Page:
The Kaplan Vivo set were the strings that I thought would be fitting for the violin that I’m using at the moment. In the coming months, I’ll be trying the Amo set on my other instrument. In this post, I’ll be frankly and honestly reviewing this sets of strings without bias.

So, D’Addario says:

“Kaplan Vivo delivers brilliance, clarity, and a robust feel for darker instruments…sets settle quickly, exhibiting a rich tonal color palette and superb bow response”.

  • Kaplan Vivo delivers brilliance, clarity, and a robust feel for darker instruments
  • Synthetic core produces a rich, powerful tone
  • Short break-in time and excellent bow response provides superb playability

For a more detailed string spec click here.

I have to say that I completely agree with everything that D’Addario claims about the strings.DSC_2235_Fotor.jpg

Firstly, I found that I could play on them practically straight away and therefore they didn’t take long to play in.  As a first impression immediately after putting the strings on, I really felt that the strings were loud, very powerful and offered excellent projection. This aspect was great for me because they really jolted me into playing louder. At times, I can be a tentative player so the strings gave me scope to explore playing with more confidence and take ownership of such a big sound. However, the powerful projection  doesn’t impede on the tone quality of the strings; on my violin they have a clear, warm, rich and resonant tone particularly at the lower end. A range of characters and colours can be achieved on the G string – I’m excited about playing Saint-Saëns Violin Concerto in B minor using these strings.

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DSC_1218At the time of my final recital (May 25th) I had had the strings on for around 2 months and for me, they still retained significant resonance, brilliance and clarity.
This is so important for me. Typically, I don’t change my strings for  quite a few months simply due to lack funds – #studentlife. I really appreciated this because I usually play on Evah Pirazzi and they can wear out and become dull quickly. Considering I’m a music student, I use my strings for daily practise sessions which  are around 2-5 hours (depending on my schedule). In addition, I have had various concerts and orchestral courses. I cannot stress enough the durability of these strings – they’re brilliant and show now signs of slowing down anytime soon. In my opinion, after tone, durability is a crucial factor in choosing good strings in order to get good value for money.

Aesthetically, I love the design and packaging. It is very sleek and professional looking. Each string comes in a sealed sleeve unlike other strings which come packaged in paper envelopes.  I like to save the packaging from my strings to store spares and old strings so I liked this feature. The silking at the ball ends is a black and silver pattern which compliments the black and grey packaging.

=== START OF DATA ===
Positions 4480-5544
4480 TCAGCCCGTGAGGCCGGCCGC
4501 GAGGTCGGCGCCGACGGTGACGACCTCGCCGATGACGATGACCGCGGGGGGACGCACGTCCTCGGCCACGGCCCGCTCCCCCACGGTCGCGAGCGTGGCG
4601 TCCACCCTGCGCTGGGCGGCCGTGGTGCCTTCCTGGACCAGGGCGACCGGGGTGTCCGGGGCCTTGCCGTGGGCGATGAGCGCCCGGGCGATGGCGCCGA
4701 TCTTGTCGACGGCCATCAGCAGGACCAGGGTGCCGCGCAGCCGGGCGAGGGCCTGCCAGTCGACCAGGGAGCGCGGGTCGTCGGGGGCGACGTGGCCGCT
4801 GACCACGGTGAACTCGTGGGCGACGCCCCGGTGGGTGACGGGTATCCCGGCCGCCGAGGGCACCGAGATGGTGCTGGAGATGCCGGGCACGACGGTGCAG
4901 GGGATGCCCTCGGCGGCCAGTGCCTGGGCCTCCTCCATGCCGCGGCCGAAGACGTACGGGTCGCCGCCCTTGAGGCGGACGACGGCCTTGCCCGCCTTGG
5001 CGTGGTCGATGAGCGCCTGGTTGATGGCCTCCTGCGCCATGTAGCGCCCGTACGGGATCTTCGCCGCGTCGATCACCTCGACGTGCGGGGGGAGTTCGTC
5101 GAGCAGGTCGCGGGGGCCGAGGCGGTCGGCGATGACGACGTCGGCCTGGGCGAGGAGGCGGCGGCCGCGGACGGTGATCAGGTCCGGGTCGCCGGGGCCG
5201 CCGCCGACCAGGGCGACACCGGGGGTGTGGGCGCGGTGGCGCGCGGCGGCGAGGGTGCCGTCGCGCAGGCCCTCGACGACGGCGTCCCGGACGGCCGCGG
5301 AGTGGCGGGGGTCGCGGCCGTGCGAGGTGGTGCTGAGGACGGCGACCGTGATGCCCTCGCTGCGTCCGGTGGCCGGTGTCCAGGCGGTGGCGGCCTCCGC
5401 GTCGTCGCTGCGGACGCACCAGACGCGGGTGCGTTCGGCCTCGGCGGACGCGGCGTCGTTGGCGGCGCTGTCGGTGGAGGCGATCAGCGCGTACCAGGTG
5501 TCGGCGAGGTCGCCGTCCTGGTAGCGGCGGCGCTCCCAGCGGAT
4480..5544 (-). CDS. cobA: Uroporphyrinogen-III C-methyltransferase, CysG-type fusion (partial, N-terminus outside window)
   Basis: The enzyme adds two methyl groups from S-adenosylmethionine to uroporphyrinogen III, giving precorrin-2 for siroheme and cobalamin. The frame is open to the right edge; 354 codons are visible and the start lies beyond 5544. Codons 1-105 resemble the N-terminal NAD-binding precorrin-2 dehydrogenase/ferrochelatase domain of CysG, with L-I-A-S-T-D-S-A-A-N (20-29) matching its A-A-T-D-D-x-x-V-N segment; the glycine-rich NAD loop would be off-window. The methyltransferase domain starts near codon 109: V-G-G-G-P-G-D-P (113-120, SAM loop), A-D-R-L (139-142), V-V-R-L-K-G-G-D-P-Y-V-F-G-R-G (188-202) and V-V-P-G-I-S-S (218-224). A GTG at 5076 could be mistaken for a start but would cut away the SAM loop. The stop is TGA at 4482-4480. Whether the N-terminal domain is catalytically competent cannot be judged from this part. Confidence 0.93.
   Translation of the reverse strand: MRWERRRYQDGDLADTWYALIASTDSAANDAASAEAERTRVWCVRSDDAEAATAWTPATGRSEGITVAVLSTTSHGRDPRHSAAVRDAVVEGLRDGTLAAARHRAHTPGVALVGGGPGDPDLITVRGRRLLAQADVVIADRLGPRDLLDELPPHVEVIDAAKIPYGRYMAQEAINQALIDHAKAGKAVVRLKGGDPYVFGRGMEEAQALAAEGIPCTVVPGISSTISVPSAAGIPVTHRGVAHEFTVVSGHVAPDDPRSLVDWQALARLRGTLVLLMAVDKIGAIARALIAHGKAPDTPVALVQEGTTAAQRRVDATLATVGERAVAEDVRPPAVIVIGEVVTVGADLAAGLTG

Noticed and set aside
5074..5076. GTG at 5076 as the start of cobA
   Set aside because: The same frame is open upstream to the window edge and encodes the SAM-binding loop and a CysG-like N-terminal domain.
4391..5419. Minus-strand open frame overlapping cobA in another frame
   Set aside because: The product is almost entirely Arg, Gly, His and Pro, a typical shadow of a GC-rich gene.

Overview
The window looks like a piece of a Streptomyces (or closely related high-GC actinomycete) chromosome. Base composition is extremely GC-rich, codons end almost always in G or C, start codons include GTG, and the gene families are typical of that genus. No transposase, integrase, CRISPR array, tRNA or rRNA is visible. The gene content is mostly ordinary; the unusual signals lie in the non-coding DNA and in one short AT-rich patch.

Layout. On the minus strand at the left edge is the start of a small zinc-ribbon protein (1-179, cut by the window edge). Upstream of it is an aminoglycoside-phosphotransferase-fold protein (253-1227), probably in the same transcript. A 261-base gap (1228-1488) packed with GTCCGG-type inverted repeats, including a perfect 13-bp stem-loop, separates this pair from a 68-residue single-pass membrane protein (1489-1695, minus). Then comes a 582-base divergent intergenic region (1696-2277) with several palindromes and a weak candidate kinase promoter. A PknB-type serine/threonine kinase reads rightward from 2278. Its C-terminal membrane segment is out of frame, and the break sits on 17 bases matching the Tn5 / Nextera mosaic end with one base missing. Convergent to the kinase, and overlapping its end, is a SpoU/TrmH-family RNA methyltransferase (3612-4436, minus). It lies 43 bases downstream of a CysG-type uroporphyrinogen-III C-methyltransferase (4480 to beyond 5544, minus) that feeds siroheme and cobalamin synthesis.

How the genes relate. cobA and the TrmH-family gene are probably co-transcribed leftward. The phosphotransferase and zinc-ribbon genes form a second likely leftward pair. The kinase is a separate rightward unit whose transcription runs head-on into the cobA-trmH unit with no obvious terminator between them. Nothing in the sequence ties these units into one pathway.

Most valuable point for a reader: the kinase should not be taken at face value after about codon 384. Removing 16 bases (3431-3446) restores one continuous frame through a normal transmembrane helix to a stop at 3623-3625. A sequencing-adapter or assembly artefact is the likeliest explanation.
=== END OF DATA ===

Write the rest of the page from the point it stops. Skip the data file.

DSC_2218 In conclusion, I really like the Kaplan Vivo strings and they complimented my violin very well. These are the type of strings that I’d use for an important concert due to the brilliant sound  projection. If you use Evah Pirazzi, I’d say they are a good alternative. My only concern is the price point as online, they cost around £77 (depending on the retailer) and I usually buy my  usual set of strings for £60. Due to the sheer durability, I’m willing to pay the difference. Can’t wait to try the Kaplan Amo set on my other violin!

If you’re wanting to buy the strings check out these UK retailers:

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2 Violinists 1 Day

February 2nd – the day that the violin world was doubly blessed with with two violin masters: Fritz Kreisler (1875-1962) and Jascha Heifetz (1901-1987).

Both these violinists have influenced me in many ways in terms of how I want to look posture-wise when playing, the different  the styles, expression and vibrato I want to use and general musicianship. Both violinists also transcribed many famous pieces for the violin to show off the instrument and what it could do.

My first encounter with Kreisler was at around the age of 14, when my previous, previous violin teacher Dawn Price told me about Kreisler and his Viennese style and recommended that I watch some Youtube videos and get my hands on the Kreisler Collection. My eyes and ears were immediately opened to world of luscious, rich tone that Kreisler physically made and wrote in his music. I particularly love the music of the romantic and late 19th/early 20th century era of violin virtuosity and ultimate expression and Kreisler is the man who made it happen for me! I immediately wanted to play Caprice Viennois Op.2 however I started with Schon Rosmarin then progressed onto Praeludium and Allegro and Sicilienne and Rigaudon.

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Heifetz is a violinist that I’m still learning about and it was only when I started at the Purcell School that I really became acquainted with him. He has such a a distinctive sound and power that is what draw me to listen to him and watch Youtube videos. It was also at Purcell where we watched the film the Art of Violin Playing and the focus on Heifetz was what made me want to discover him more. Anyone that knows me knows that I’m a huge George Gershwin fan so naturally I love his transcriptions of some of Gershwin’s most popular pieces i.e. An American in Paris; Five Selections from Porgy & Bess.”George Gershwin was a good friend of mine. We often played together. I asked him to write a concerto for the violin but he died before he had a chance to do it”